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# Final NB 2016-2017 Turley

## Several categories of

Several categories of substances can be considered Lewis acids: 1. positive ions 2. having less than a full octet in the valence shell 3. polar double bonds (one end) 4. expandable valence shells Several categories of substances can be considered Lewis bases: 1. negative ions 2. one of more unshared pairs in the valence shell 3. polar double bonds (the other end) 4. the presence of a double bond Sören Sörenson and the pH scale I. Short Historical Introduction In the late 1880's, Svante Arrhenius proposed that acids were substances that delivered hydrogen ion to the solution. He has also pointed out that the law of mass action could be applied to ionic reactions, such as an acid dissociating into hydrogen ion and a negatively charged anion. This idea was followed up by Wilhelm Ostwald, who calculated the dissociation constants (the modern symbol is Ka) of many weak acids. Ostwald also showed that the size of the constant is a measure of an acid's strength. By 1894, the dissociation constant of water (today called Kw) was measured to the modern value of 1 x 10¯14 . In 1904, H. Friedenthal recommended that the hydrogen ion concentration be used to characterize solutions. He also pointed out that alkaline (modern word = basic) solutions could also be characterized this way since the hydroxyl concentration was always 1 x 10¯14 ÷ the hydrogen ion concentration. Many consider this to be the real introduction of the pH scale. III. The Introduction of pH Sörenson defined pH as the negative logarithm of the hydrogen ion concentration. pH = - log [H + ] Remember that sometimes H3O + is written, so pH = - log [H3O + ] means the same thing. So let's try a simple problem: The [H + ] in a solution is measured to be 0.010 M. What is the pH? The solution is pretty straightforward. Plug the [H + ] into the pH definition: pH = - log 0.010 An alternate way to write this is: pH = - log 10¯2 Since the log of 10¯2 is -2, we have: pH = - (- 2) Which, of course, is 2. 156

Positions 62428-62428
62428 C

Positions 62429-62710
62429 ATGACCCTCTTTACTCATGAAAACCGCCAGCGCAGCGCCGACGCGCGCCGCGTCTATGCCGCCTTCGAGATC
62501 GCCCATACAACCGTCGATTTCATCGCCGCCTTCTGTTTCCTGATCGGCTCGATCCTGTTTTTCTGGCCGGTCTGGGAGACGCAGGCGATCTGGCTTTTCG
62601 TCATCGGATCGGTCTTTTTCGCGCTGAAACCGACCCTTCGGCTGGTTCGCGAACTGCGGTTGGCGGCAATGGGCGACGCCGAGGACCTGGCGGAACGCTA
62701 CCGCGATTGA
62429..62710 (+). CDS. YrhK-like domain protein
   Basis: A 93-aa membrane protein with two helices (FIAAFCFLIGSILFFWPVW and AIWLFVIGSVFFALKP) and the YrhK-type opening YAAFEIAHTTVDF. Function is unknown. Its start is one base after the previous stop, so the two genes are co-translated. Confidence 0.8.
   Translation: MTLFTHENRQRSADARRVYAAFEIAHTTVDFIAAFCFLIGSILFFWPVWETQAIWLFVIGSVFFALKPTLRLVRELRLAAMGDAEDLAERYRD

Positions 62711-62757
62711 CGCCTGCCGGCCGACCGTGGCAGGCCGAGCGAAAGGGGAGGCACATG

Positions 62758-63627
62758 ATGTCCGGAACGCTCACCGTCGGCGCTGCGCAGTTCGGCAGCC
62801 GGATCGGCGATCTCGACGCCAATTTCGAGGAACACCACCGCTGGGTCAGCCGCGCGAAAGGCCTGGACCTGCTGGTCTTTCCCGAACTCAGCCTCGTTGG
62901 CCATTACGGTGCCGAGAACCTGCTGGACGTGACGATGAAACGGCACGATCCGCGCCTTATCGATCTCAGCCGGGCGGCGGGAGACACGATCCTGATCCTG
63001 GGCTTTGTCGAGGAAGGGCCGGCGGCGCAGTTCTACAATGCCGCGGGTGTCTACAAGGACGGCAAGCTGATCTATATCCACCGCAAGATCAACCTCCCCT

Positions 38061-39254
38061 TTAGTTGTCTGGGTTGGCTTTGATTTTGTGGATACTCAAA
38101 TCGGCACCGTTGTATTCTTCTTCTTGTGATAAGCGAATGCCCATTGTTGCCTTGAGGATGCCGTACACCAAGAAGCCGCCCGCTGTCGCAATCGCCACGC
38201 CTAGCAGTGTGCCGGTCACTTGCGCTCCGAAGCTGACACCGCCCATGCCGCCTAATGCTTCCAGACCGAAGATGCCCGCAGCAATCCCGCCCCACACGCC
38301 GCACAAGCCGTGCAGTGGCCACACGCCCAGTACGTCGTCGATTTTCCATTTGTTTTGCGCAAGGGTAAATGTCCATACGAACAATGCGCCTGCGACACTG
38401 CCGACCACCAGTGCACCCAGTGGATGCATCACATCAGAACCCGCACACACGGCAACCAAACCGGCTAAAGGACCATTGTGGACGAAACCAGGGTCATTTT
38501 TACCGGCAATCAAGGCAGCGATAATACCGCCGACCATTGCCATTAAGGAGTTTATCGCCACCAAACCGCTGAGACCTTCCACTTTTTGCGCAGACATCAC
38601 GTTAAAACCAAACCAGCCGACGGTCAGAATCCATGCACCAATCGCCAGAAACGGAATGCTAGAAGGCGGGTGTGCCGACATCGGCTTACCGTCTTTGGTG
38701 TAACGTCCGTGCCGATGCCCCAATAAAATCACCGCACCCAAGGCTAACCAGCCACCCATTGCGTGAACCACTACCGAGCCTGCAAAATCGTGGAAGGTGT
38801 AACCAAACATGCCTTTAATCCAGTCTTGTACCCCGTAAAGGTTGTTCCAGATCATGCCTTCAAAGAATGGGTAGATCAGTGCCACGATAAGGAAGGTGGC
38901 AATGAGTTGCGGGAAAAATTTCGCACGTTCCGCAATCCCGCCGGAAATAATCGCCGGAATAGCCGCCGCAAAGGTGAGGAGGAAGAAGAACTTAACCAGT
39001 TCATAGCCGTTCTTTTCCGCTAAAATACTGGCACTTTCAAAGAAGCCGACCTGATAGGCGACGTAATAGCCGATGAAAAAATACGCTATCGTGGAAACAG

Let's discuss significant figures and pH. Another sample problem: Calculate the pH of a solution in which the [H3O + ] is 1.20 x 10¯3 M. For the solution, we have: pH = - log 1.20 x 10¯3 This problem can be done very easily using your calculator. However, be warned about putting numbers into the calculator. So you enter (-), log, 1.20, X10 n , (-), 3, enter. The answer, to the proper number of significant digits is: 2.921. III. Significant Figures in pH Here is the example problem: Calculate the pH of a solution where the [H + ] is 0.00100 M. (This could also be a pOH problem. The point being made is the same.) OK, you say, that's pretty easy, the answer is 3. After all, 0.00100 is 10¯3 and the negative log of 10¯3 is 3. You would be graded wrong!! Why? Because the pH is not written to reflect the number of significant figures in the concentration. Notice that there are three sig figs in 0.00100. (Hopefully you remember significant figures, since you probably studied them months ago before getting to acid base stuff. THEY ARE STILL IMPORTANT!) So, our pH value should also reflect three significant figures. However, there is a special rule to remember with pH (and pOH) values. The whole number portion DOES NOT COUNT when figuring out how many digits to write down. Let's phrase that another way: in a pH (and a pOH), the only place where significant figures are contained is in the decimal portion. So, the correct answer to the above problem is 3.000. Three sig figs and they are all in the decimal portion, NOT (I repeat NOT) in the whole number portion. Practice Problems Convert each hydrogen ion concentration into a pH. Identify each as an acidic pH or a basic pH. 1. 0.0015 2. 5.0 x 10¯9 3. 1.0 4. 3.27 x 10¯4 2.82 8.30 0.00 3.485 5. 1.00 x 10¯12 12.000 6. 0.00010 4.00 157

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